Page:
Beginning Paper Doll Collectors
Judy M. Johnson
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article first appeared in the Paperdoll
Narrow what you
Define a parameter on what
kinds of paper dolls you want to collect such as: childhood paper dolls,
fashion history, politics, comics, ballet, opera, fashion design, babies,
celebrities (movies, politics, royalty), children, men, storybook
characters, military, antique, magazine pages, artist prints, and original
art, to name a few.
Some collectors like paper
toys such as: furniture, doll houses, vehicles, animals, jumping jacks,
villages, stage sets, etc. And there are odd places to find PDs: on fabric,
wrapping paper, greeting cards, unexpected publications, stickers, wood, or
rubber stamps. The possibilities are as limitless as creators' imaginations.
Choose a subject or two that
you really love, and try to stick with that to control your spending.
However, your collection will expand nearly on its own accord once you get
started. We caution you when buying from general antique dealers who do not
specialize in paper, as they often have inflated ideas of the value of
fairly contemporary PDs. And some unscrupulous ones pawn off reproductions
as true antiques. If the price seems too high, it probably is. Educate
yourself first, meanwhile shop garage sales for some real bargains.
New paper dolls from publishers like
B. Shackman, Paper Studio Press and Dover may not seem very collectible now, but
even within the last 20 years, some have greatly increased in value. Those that have
been discontinued or had small production runs are likely to be more valuable
because of their comparative scarcity.
Some major paper doll publishers
have gone out of business or stopped publishing paper dollincluding Green Tiger
Press, Hobby House, Athena, Evergreen, Archie Comics (Katy Keene) and many
others. So their publications become desirable as soon as they are no longer on
Magazine paper dollscan net you at
least the cost of the magazine within a couple years of their publication
because of their inaccessibility after a short time. Take them out or not?
Purists like to collect the whole magazine, but 99% of collectors have space as
a major consideration and carefully remove them with a sharp blade or neat
tearing out, so they can put them in binder sleeves for easy viewing and
To Cut or Not to
Those who really like to play with
their PDs and want to see what costumes look like on the dolls do like to cut
them. In fact, if you love cut dolls for this reason, you can build a collection
of older pds more cheaply than others who want perfection, as cut dolls sell for
a great deal less than uncut. As for today's PDs, you can solve this by buying
two-one to keep and one to cut. Many people do this.
I have spoken with editors of the
major doll publications and they pretty much expect people to make one playable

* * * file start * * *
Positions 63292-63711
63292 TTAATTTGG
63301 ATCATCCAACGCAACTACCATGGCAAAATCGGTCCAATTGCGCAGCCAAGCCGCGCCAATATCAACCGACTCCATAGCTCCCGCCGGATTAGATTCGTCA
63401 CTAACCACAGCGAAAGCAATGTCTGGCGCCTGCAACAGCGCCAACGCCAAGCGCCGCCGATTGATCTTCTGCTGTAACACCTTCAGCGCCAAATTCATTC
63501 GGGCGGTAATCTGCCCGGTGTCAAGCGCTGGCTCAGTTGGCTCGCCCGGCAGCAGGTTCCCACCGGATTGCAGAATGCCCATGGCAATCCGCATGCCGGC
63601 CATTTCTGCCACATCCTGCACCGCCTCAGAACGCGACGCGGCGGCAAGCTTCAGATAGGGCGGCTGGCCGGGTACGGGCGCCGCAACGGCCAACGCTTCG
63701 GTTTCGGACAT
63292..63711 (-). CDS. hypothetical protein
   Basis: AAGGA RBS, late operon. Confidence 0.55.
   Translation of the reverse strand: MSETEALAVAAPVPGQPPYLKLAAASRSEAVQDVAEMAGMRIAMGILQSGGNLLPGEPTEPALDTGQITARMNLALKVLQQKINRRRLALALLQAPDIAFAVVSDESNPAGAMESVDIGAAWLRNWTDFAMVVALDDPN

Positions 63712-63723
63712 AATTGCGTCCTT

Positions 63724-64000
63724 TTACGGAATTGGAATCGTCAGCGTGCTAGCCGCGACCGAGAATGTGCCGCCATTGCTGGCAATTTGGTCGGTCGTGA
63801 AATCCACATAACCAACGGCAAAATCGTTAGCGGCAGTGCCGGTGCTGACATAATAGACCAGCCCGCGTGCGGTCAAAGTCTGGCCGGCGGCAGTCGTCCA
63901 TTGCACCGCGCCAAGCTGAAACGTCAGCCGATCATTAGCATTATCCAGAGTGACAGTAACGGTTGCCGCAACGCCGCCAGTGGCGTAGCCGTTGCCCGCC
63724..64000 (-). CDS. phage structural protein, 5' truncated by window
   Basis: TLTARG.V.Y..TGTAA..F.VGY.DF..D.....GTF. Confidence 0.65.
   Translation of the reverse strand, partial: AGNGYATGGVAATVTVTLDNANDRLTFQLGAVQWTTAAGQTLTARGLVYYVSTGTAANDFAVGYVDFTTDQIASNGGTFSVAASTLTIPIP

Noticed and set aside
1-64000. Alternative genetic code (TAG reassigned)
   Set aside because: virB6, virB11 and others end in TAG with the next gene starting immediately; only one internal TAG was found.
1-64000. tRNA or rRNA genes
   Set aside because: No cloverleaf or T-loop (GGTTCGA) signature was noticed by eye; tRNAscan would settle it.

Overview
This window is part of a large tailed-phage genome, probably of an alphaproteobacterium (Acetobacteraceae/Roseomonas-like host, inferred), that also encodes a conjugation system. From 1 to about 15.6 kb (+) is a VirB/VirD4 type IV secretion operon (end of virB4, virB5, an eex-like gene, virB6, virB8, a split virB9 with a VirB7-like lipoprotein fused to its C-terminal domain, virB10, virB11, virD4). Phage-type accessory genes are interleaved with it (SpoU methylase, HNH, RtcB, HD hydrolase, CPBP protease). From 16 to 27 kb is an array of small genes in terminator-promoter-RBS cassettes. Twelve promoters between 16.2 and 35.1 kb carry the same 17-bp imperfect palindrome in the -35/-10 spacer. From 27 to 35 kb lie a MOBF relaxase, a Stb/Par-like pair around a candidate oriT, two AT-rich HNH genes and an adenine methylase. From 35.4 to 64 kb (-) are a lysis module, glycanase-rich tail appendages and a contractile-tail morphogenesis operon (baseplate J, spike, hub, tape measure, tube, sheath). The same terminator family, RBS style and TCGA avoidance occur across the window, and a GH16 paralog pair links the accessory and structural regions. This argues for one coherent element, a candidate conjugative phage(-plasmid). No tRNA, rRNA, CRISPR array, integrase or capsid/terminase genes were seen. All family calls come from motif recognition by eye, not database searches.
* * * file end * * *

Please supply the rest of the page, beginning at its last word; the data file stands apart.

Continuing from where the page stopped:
copy (not multiples due to copyright issues) of paper dolls published in their
Magazines and Reference
For a wealth of information about
vintage, collectible paper dolls, the Paperdoll Review MagazinePaperdoll Review Magazine is tops! For a sample issue,
send $7 plus $3 shipping to Paperdoll Review, PO Box 14, Kingfield, ME 04947. A
recommended reference book is Tomart's Price Guide to Saalfield and Merrill
Paper Dolls, available from paperdollreview.com.
Collecting Artist Paper
As a working PD artist, I urge you
to consider collecting contemporary artists' work. Much of the work we do is
printed in limited quantities in black and white or color laser copies and
become collectible within a few years. Also, if you follow an artist's career
and support them as a fan, you feel part of the joy as they move up the ladder
of success and you can say, "I knew her/him when." These artists may
be the Queen Holdens of tomorrow. OPDAG's Paper Doll Studio is a great place to see work
by artists of today. For a sample issue, send $8 plus $3 shipping to OPDAG (The
Original Paper Doll Artists Guild), P.O. Box 14, Kingfield, ME 04947.
For new and reproduction paper
dolls, visit paperdollreview.com, eBay.com, and Amazon.com. For
vintage paper dolls, check out eBay.com. Many artists over self-published paper
dolls on Etsy.com. Also check out Judy Johnson's papergoodies.com for a
huge offering of vintage reprints.
It's fun to gather a collection,
organize it, show it to visitors, and share with other collectors via newsletters,
mail, round-robins, and at parties and conventions. There are a lot of really nice
people who are willing to share their knowledge on their favorite subjects, and
others who have duplicates that they want to trade or sell. Networking is one of the
best parts of having a specific collection like paper dolls. It can take you around
the world with the people you meet by mail, internet or at gatherings. Good luck and
Judy Johnson is a founding member
of the Original Paper Doll Artists Guild, writes for several national magazines
and is a paper doll artist whose books have been published by Dover and B.
Shackman. She is also the primary artist for Magicloth Paper Dolls. For a
catalog of her paper dolls and paper goodies, send $3 to: Judy's Place, P.O. Box
216, Skandia, MI 49885, or visit her papergoodies website.